This straight, bloody gospel makes proud men humble, makes cowardly men courageous, makes angry, frustrated men peaceable and joyful. It humbles the proud because you don’t deserve it. It gives courage to the cowardly because you can’t lose eternal life. And it encourages the discouraged because the worst is already over.

Assignment: Explain this gospel to at least one person this week. It may be a professing believer or an unbeliever, it may be someone you know well or a complete stranger, but it must be explained genuinely.

  1. Matt Hoover April 15

    Toby, I like the goals you have for this study and will be following along. I would say that I have a grasp of these facts but I need to grow in courage in the Gospel and feel convicted to “get off the sidelines”and serve God more. Pray for me and keep them coming.

    Matt

  2. Matthew N. Petersen April 16

    There’s a lot you see in those verses that I don’t.

    “the Word is the first among equals. And this is because Jesus is the Word (Jn. 1:1).”

    But Jesus is also the bread and the wine. (One could also argue: And this is why icons are central–because Jesus is the icon of the Father.) Something is missing in this analysis.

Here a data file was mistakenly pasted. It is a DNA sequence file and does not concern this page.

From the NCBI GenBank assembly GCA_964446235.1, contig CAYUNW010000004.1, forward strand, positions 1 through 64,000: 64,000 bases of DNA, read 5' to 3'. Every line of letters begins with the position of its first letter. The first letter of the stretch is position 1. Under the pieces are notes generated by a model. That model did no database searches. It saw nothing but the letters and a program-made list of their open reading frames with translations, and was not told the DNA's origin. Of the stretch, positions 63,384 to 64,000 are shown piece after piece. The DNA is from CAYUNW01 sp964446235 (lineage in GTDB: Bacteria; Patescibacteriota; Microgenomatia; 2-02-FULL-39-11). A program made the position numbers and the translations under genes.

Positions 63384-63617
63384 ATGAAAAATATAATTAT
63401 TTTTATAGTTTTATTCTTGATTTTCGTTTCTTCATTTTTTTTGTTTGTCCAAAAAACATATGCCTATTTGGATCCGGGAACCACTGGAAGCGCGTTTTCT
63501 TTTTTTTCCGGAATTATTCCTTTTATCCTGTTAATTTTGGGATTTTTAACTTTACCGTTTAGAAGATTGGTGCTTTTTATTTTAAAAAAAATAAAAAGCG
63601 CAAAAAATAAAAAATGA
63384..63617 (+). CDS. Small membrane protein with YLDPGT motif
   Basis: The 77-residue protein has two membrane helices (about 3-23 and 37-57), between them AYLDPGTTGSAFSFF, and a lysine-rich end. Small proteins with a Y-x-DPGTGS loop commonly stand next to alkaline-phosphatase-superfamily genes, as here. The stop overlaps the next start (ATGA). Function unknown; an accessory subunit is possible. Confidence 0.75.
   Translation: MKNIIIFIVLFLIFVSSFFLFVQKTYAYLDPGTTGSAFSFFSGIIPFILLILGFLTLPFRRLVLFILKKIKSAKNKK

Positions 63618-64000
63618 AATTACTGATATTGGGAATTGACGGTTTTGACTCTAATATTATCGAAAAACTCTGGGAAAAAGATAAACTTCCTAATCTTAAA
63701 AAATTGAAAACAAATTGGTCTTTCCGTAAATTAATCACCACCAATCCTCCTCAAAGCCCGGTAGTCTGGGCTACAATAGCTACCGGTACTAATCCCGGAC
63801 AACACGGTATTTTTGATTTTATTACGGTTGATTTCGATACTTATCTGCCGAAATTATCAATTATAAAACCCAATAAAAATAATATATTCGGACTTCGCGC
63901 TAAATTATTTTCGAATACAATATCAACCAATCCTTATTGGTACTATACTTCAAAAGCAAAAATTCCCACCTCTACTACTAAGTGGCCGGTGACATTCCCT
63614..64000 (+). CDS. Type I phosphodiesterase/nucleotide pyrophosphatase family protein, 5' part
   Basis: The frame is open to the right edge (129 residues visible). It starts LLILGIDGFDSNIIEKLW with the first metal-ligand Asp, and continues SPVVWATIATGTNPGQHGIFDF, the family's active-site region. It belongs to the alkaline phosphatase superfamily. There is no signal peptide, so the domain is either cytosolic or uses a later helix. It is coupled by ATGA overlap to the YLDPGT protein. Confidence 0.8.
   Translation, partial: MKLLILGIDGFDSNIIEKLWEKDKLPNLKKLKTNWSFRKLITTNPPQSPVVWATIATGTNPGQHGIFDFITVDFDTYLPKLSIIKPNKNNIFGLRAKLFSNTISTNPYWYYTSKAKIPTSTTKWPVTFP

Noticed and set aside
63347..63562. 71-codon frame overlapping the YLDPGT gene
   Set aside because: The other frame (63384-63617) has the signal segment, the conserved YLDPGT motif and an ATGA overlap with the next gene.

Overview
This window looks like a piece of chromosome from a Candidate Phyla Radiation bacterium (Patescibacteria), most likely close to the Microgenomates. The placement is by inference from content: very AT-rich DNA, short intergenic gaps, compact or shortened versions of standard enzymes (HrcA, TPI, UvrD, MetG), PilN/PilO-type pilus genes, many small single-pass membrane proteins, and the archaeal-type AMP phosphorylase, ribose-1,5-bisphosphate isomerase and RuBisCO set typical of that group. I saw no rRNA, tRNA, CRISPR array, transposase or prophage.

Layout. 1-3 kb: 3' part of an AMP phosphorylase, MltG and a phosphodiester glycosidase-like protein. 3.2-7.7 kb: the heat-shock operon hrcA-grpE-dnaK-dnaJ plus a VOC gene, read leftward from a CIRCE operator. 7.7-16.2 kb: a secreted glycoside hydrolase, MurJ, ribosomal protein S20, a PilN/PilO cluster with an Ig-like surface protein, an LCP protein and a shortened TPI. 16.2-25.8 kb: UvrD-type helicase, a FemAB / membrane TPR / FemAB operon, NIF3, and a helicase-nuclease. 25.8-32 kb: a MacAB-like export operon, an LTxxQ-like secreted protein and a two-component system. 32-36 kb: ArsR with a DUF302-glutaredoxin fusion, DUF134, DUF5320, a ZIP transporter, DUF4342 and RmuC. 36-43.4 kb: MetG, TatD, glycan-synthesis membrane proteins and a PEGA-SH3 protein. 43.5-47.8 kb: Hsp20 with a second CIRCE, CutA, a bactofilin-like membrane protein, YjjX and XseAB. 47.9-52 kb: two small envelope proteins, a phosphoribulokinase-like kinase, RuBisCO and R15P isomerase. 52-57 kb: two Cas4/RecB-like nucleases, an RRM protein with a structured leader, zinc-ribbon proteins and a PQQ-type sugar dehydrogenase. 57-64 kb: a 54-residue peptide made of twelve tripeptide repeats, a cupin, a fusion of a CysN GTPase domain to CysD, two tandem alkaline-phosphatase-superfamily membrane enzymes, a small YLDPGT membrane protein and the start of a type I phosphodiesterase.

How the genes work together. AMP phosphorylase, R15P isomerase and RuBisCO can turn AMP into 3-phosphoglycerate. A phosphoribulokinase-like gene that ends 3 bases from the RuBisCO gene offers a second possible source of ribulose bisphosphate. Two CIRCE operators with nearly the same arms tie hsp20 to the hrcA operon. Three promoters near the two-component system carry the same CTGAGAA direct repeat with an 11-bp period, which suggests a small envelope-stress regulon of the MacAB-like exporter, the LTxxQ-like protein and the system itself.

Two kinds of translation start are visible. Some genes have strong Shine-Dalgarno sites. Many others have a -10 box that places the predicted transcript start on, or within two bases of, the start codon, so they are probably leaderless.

And though your analysis owes a large debt to Luther, you’ve left the Spirit out. Baptism isn’t just efficatious because of the Word, but because of Spirit hovering on the water. But that may be just an omission.

    “Notice that Paul again clearly states that being saved is receiving this message, believing this message, and keeping it in mind: remembering it.”

    Actually, the Apostle does not say remember. That word is in the KJV, but not in the Greek. So your point is weak here. But even if we conclude we need to remember, why do we need to take a mental view of “remember”, why can’t “remember” mean “Celebrate the Eucharist”–which is done as a memoral, as a rememberance.

    “He was delivered for our offences and raised again for our justification. God imputes the righteous obedience of Jesus to those who believe this, granting them peace and joy and the right to hope for glory (Rom. 5:1-2).”

    Actually, Romans 5 does not say this–it never mentions imputation. It may be that we have peace and access because of imputation. But the passage itself does not say that.

    “They justly deserve death, cursing, damnation, wrath, but God has intervened and sent His own Son to bear that death, that curse, that wrath for our sin.”

    The preceeding verses said death, but they did not say damnation. They do mention the wrath to come, but the reason for that wrath is not stated.

    “And this is why His blood justifies: it is the proof, the evidence that the penalty has been fully paid and so we can now go free.”

    I do not see how you get this from the preceeding verse. Indeed, Hebrews links the blood’s salvation with the Eucharist. But the Eucharist is missing.

    In short, you seem to be assuming a particular theology, and reading that into the text.

Post your Thoughts